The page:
The play Pagat, that I co-wrote with Victoria Leon Guerrero was performed several weeks ago at the UOG Fine Arts Theater and was a huge success. Although it was performed six nights total, the last three nights were not only sold out, but hundreds of people were turned away. It was amazing to see an original local play sell out its tickets within fifteen minutes of opening the box office, and that people started to line up to get tickets two hours before the box office even opened. On the last two nights, the playwrights and the director, we all gave up our seats in order to make room for those who wanted to see the play. I’ve never been so elated to lose my seat before.
On three of the nights there were talk backs, or discussions where the audience could ask questions to the crew and the cast. The conversations were very important to me, because I got a sense of what people were seeing and feeling about the play, and how closely or not so closely their interpretations were matching the intentions the director and the playwrights had. More than one person asked why the play was written in the first place or why it was written the way it was.
For those not familiar with the play, I won’t spoil too much, the plot is as follows: in the future the Pagat area has been taken by the US military and will be used for training. Four Chamorros end up lost in Pagat after having a dream they don’t quite understand. While they are there they end up arguing and debating over so many of the language and culture issues Chamorros face today. Military service, land loss, language revitalization, changing culture, sustaining community, cultural expression and authenticity are all there.
Pagat was initially conceived when people were worried about losing access to that area and so it was written with those politics in mind, to draw attention to a place and to assist in the marking of that space as sacred, something to be protected and defended. As much of the ideological battle over Pagat had to do with Chamorro peoplehood, their place in the world, what is appropriate for a Chamorro to do, their relationship to nature and to their ancestors, this seemed like an ideal setting for holding a frank discussion about Chamorro culture.
Culture is one of those things that everyone talks about, and people can speak very strongly about but in truth culture as a force in life constantly eludes our ability to catalogue and make consistent. As I have written about before in this column the twin towering contradictions of culture are the following, 1. We all know that cultures change. 2. Yet we also feel that cultures are not supposed to change. People will allow for cultures in change in some ways, but lament and cry inauthenticity if they change in others.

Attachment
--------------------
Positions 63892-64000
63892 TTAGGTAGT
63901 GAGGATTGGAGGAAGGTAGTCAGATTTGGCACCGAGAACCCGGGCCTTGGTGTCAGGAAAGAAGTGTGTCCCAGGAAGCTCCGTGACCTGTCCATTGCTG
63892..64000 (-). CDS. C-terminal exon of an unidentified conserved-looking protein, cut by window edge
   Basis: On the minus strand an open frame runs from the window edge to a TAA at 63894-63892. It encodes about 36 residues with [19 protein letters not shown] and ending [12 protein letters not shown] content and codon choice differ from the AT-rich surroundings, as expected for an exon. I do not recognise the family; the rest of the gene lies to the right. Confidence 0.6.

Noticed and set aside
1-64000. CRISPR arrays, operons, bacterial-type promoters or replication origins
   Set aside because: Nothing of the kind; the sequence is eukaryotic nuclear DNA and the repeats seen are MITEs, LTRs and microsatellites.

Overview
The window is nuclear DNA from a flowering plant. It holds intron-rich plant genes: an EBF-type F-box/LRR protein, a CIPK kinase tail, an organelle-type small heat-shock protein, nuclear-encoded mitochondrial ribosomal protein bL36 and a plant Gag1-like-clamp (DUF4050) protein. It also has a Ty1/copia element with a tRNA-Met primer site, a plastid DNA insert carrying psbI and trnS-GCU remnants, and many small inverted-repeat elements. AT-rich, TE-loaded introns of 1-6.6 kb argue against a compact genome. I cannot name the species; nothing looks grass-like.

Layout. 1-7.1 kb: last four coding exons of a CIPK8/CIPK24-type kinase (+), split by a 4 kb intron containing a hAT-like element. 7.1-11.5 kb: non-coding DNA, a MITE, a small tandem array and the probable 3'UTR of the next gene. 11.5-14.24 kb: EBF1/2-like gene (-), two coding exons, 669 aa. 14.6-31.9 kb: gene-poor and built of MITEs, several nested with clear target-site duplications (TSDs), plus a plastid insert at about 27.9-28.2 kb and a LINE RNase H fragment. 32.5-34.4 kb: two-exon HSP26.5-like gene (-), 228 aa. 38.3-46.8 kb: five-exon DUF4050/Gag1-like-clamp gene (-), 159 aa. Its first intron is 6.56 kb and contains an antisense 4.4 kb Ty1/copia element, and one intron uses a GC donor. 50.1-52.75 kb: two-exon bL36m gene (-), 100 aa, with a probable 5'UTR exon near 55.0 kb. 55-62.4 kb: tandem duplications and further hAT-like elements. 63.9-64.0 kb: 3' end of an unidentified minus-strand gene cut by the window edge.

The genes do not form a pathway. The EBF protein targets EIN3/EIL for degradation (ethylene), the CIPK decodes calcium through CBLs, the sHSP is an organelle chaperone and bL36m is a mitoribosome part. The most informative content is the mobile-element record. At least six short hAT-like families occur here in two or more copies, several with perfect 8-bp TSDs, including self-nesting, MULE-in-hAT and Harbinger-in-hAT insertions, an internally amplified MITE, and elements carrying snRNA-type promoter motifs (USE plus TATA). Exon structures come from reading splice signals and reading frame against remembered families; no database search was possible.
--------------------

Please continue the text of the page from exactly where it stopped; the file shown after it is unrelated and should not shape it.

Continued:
The structure of cultures, how they work and evolve is lost on most people. For example, the contemporary Chamorro cultural dance movement is often decried for making things up and inventing things. But this is how culture always works, it is always a process of social invention through which some things are rejected and others are accepted and made sacred.
Many who came to watch Pagat felt that the play was about the loss of culture and a call to arms to stop the changes that are taking place. This is true to some extent, but I was also hoping to expand their cultural notions. In our daily lives we most commonly reduce culture is faint ideas and particular practices. If you were to ask someone to write on the board that which makes “Chamorro culture,” they would list things like fannginge’ and respect or lancho and karabao.
These are all definitely parts of Chamorro culture, but this was not the way I was conceptualizing culture in the play. It we focus on culture as being things, we limit ourselves, because things can always disappear and be lost, and then you leave yourself open to cultural oblivion or native “walking dead” time. This is why for example it is so common to hear people say the following contradiction, “I’m Chamorro” and “but there aren’t really any Chamorros left.” If you envision culture as being attached to things in the world or even abstractions you run the risk of disappearing yourself if those things aren’t used or aren’t around anymore. You create the possibility for you to say you are one thing and then in the next breath deny that you exist or are living.
What I hoped people learned in small or large ways from the play is that culture shouldn’t be reduced to an anthropological inventory, it should instead be conceived of as a social and political force. One that people will of course argue over, but ultimately one that possess the means of binding a disparate and diverse group of people together and can inspire them. Culture is a force that should push people towards strength, towards sustainability. It should be a repository of their stories, their ideas, their dramas, their fights, that will empower them, help them believe in themselves as a people, push them to protect what is precious to them.